Surely I’m the last one in the London food blog community to make it to Bocca di Lupo. But it’s not for lack of trying. I’d heard the place served mid-priced, high-quality Italian cooking. So *of course* I’d tried multiple times to get a booking. I was always negged, though. Clearly no mojo.
Finally, last Wednesday, my friends Shamini, Fabrizio dell Amore (seriously, that’s what he wants to be called) and I showed up without a booking and managed to snag seats at the Barrafina-like bar.
Even at 10 pm, the place was still packed, noisy and fun.
The service took a while to get going: we asked at least three times to have our order taken. But then things on the service front were all good from there. Everyone at Bocca di Lupo was responsive to feedback, and Shamini managed to charm a little back-and-forth with our server (you know the type of friend I’m talking about, don’t you?), so we ended the evening with at least three freebies thrown in. Nothing high-ticket, but gestures go a long way to making customers feel valued.
For starters, we had a lamb prosciutto, which, while a bit dry, was saved by the excellent accompanying pecorino. Fried mozzarella balls (bocconcini) were creamy and almost-sweet inside; lightly breaded and golden brown on the outside. Really, an outstanding example of its kind for £8, and the start of a trend: all fried foods that night at Bocca di Lupo were excellent.
Crudita di mare was also the start of a trend: that seafood was generally so-so value. The raw scallop was sweet, but creamy in a not-so fresh way, and it was too much money at £9.50 a portion.
Shamini’s quail (£16) was outstanding – tasting like the juicy little poultry it should be. Fabrizio’s pork chop was over-cooked and under-cooked in various places, and generally bland. I wouldn’t recommend it, though he did complain to the chef, who then gave him Freebie 1 of the evening, which was delish: a beautifully-crisped and grease-free fried pastry filled with more creamy cheese and served with a fluffy ball of burrata (understandably the cheese du jour). The accompanying paper-thin slices of spicy salami were icing on the cake.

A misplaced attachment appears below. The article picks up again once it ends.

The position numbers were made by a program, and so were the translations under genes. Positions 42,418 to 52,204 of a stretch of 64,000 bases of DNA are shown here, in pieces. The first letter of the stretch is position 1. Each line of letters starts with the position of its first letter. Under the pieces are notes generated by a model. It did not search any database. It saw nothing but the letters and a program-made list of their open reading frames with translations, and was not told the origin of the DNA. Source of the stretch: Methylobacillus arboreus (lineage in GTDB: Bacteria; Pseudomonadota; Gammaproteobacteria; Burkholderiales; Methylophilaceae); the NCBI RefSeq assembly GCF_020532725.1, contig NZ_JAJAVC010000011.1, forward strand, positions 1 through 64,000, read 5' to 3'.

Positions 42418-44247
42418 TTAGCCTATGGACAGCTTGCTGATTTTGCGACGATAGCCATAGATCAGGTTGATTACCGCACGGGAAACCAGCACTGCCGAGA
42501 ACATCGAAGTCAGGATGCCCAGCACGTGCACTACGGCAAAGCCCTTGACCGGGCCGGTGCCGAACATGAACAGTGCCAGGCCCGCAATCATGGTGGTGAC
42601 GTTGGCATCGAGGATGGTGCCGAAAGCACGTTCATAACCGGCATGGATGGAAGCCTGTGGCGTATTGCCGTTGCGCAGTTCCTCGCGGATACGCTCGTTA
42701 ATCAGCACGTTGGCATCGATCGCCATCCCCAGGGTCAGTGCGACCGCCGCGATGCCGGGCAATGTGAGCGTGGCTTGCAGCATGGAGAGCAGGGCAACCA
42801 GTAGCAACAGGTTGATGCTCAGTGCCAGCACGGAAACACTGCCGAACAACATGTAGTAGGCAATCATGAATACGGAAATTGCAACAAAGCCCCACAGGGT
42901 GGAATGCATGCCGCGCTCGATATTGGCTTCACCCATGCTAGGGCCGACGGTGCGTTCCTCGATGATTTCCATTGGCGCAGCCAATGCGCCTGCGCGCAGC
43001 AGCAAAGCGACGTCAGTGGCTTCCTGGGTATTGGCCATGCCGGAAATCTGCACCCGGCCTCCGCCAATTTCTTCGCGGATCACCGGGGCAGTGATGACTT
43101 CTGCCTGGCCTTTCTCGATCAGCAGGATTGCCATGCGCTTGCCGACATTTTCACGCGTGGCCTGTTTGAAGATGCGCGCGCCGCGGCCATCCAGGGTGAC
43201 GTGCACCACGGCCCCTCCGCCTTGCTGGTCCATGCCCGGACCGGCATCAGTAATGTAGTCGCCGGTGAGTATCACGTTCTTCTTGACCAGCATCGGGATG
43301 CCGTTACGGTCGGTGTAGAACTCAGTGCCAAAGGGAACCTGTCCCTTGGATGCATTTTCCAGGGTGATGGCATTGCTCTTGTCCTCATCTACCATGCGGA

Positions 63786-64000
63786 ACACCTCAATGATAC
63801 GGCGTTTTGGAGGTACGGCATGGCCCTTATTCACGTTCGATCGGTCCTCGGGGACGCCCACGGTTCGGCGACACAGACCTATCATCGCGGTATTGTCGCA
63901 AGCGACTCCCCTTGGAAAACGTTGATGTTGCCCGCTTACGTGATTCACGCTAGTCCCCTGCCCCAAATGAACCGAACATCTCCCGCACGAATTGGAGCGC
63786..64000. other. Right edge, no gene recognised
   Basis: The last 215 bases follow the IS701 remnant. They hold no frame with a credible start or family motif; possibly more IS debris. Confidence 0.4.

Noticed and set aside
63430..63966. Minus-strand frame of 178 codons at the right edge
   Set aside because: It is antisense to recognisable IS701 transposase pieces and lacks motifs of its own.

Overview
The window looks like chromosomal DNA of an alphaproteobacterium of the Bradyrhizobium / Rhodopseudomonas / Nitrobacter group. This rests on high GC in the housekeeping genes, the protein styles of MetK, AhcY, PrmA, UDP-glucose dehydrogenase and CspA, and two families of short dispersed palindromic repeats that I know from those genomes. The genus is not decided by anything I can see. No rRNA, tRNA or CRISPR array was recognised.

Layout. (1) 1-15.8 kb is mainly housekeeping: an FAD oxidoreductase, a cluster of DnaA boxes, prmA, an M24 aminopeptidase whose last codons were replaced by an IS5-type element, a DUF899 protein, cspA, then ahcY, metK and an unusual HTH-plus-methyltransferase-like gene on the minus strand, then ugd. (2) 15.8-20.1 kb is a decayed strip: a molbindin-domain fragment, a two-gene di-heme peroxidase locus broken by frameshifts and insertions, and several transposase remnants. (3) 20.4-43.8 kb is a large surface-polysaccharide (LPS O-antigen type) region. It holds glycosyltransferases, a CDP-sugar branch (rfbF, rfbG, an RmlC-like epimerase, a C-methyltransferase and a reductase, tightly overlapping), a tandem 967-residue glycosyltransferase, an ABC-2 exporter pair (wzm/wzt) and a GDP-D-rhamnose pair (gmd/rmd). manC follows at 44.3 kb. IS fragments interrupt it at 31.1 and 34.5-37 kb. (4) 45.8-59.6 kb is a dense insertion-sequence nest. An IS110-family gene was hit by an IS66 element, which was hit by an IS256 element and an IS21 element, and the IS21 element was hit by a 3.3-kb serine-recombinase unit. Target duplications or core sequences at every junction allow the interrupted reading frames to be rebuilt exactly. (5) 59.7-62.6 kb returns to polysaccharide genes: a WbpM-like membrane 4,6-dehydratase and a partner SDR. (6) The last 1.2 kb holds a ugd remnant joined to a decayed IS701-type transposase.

My main of baked sardines and tomatoes could’ve been served hotter and crispier. And sardines were a bit overwhelmed by the breadcrumbs, which was sad. Overall, the dish was OK, so £14 seemed a bit much.
Because the spring pea starter we ordered was taking ages to prepare, the chef comped us Freebie 2 of the evening: a dish of buttery, thin-sliced, grilled courgettes, which you really can’t go wrong with, seeing as how butter + thinly-sliced anything = tastiness.
When the spring peas arrived, they were worth the wait. Sweet and firm. Not a mealy, flavorless one to be found. Totally worth the £7.50. I know. I’ve shelled peas from the farmer’s market enough times to know how time consuming it is to get a good yield!
By the time we reached desserts, Bocca di Lupo had run out of donuts (SAD). But our server recommended the torta caprese, which was a good choice. It tasted like a lemon pound cake layered with an almond chocolate cake, and the genius was having the tart citrus complement the nutty sweetness. Cool.
Despite my skepticism, though, the dessert of the evening was Fabrizio’s choice: cherries in ice water (pictured at top). I mocked him for ordering fruit in a bowl of ice. But this generous serving of deep burgundy cherries was outstanding. Firm, deeply sweet cherries served icy cold. A great value for £6.50.
Shamini, continuing to use her magical charm powers, convinced our server to offer Freebie 3 of the evening: the pigs’ blood and chocolate pudding. We each took a scoop to try it out. And you know, I can’t say I’m a fan. The chocolate was extra creamy, but it had that mineral tang that signals blood is in there. No thanks. The dried orange peel and pine nuts that had gone soft in the fridge didn’t help. Glad we tried it, but nothing I’d order again.
With a carafe of inexpensive wine, we paid £38 per person for an enormous, fun and generally-tasty meal. I can’t say I got super excited about many of the dishes there, though the fried foods and the puddings were especially strong suits. For the service and atmosphere alone, I’d go back. Overall, Bocca di Lupo deserves its popularity.
Bocca di Lupo, 12 Archer Street, W1D 7BB; 0207 734 2223; closest tube station: Piccadilly Circus